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Exhibitors See Continued Growth in UV/EB Technologies


As UV/EB use grows, more end-users are looking to learn about the potential possibilities for energy-curing.

By David Savastano • Editor

As attendees walk into the exhibit hall to see what is new at RadTech UV/EB Technology Conference & Expo 2010, it is clear that the exhibitors have a host of new products waiting. There is also a sense of optimism in the hall.

Jim Horgan, vice president of technology, Sartomer USA, said the increasing presence of end-users as well as the opportunity to see the latest technologies makes RadTech 2010 an important show.

“We hope to see many new or coming users of UV/EB technology,” said Mr. Horgan. “The RadTech organization has done a good job of promoting the show and technology, so we expect this will happen. We are always interested to see the developments that our customers, academia and our competition are realizing.”

Craig Baudendistel, technical sales manager for Shamrock Technologies, said that Shamrock places a high value on RadTech as the majority of attendees are from the technical functions.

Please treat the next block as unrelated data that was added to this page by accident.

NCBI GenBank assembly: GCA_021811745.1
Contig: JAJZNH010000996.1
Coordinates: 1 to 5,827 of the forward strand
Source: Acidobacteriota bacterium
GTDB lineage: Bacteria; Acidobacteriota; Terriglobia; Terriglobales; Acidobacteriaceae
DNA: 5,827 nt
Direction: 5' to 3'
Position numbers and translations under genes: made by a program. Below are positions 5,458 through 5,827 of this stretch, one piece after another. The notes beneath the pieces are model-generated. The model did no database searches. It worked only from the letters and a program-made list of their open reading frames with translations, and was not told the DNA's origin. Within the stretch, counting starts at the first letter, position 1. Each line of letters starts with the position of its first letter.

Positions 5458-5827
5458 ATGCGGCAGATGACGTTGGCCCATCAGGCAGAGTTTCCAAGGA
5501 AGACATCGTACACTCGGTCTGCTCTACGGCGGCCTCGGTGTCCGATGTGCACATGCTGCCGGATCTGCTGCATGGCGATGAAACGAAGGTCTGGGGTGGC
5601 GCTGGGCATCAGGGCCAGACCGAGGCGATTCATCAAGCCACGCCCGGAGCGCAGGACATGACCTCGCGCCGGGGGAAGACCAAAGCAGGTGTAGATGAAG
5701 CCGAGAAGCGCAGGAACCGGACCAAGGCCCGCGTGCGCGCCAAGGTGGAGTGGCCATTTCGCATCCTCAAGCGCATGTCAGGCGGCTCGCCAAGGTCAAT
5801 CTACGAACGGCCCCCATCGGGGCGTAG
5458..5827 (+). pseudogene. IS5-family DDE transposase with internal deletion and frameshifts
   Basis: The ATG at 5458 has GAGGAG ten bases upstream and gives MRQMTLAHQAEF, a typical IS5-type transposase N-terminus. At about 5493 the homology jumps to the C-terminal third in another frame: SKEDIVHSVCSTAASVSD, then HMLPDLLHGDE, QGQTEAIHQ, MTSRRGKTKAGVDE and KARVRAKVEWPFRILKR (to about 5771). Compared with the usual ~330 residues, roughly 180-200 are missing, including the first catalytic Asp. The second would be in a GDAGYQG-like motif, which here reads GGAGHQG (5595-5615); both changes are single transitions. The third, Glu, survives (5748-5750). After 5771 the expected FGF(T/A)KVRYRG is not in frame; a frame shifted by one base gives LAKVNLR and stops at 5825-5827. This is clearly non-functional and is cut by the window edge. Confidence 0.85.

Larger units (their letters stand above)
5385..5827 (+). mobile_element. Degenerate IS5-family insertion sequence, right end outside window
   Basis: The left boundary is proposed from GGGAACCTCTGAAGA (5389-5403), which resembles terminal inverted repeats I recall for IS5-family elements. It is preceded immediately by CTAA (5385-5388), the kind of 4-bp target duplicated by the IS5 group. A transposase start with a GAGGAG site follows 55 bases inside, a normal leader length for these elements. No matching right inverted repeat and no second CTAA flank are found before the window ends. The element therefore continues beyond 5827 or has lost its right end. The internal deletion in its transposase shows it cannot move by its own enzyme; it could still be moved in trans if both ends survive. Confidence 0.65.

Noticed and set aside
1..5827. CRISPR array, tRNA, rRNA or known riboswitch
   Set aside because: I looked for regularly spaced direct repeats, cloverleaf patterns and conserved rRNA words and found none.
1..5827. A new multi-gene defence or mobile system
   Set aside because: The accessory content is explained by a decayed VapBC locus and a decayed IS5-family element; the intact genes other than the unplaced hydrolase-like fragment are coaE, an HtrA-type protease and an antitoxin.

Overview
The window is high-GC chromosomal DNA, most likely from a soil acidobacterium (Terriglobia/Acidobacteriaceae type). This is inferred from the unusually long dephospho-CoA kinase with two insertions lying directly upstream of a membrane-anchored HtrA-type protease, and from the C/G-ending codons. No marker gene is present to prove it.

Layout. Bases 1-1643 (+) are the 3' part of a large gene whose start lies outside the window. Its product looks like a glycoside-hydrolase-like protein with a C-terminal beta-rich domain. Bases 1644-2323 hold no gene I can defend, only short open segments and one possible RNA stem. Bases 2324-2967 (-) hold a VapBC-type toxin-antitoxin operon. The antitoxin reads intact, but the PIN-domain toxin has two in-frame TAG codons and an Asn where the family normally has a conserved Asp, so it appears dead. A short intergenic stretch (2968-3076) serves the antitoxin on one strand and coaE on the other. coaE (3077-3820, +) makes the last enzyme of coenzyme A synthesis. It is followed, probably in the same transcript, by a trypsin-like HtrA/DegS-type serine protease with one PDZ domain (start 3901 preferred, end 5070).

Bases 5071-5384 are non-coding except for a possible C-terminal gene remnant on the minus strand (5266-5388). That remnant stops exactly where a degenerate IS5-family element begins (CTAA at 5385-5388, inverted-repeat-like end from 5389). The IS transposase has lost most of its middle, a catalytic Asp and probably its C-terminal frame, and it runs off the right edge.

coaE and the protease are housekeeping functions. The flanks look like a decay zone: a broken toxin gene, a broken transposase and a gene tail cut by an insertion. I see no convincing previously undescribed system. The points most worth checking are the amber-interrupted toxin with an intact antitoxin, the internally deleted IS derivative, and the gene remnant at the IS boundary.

“As a result, the return on invested time is high,” Mr. Baudendistel added. “Visitors are also highly focused and technical. Also, most of our customers will be in attendance. This unusual combination provides Shamrock with an opportunity to discuss problems and potential solutions directly with the people who encounter them. These discussions often open the door to further collaborative lab work and business relationships.

“Shamrock’s market for its unique radcure coatings has remained stable for the past 10 years, with very little volatility,” Mr. Baudendistel noted. “About five years ago, a number of companies began migrating to specialty UV/EB technologies, but that trend has largely dissipated. One of the market challenges appears to be rigid packaging and, as yet, a viable, ideal solution has not been developed.”

“RadTech is always one of our best shows,” said Patrick J. Heraty Jr., market segment manager, graphic arts, coating additives for Evonik Goldschmidt Corporation, Coating Additives/Tego Division. “It attracts a broad range of attendees: those who are very knowledgeable in radiation-curable systems as well as those who are learning. We always enjoy excellent contact with our current customers as well as potential new ones. We fully expect this show to be as exciting and interesting as previous ones.

“The demand for radcure coatings continues to be strong,” Mr. Heraty added. “Radcure technology offers the ability to solve problems that no other technology can match. The biggest challenges in the market right now are related to regulations and their ever-changing landscape. Differences in regulations between regions of the world make it increasingly difficult for our global customers and for us.”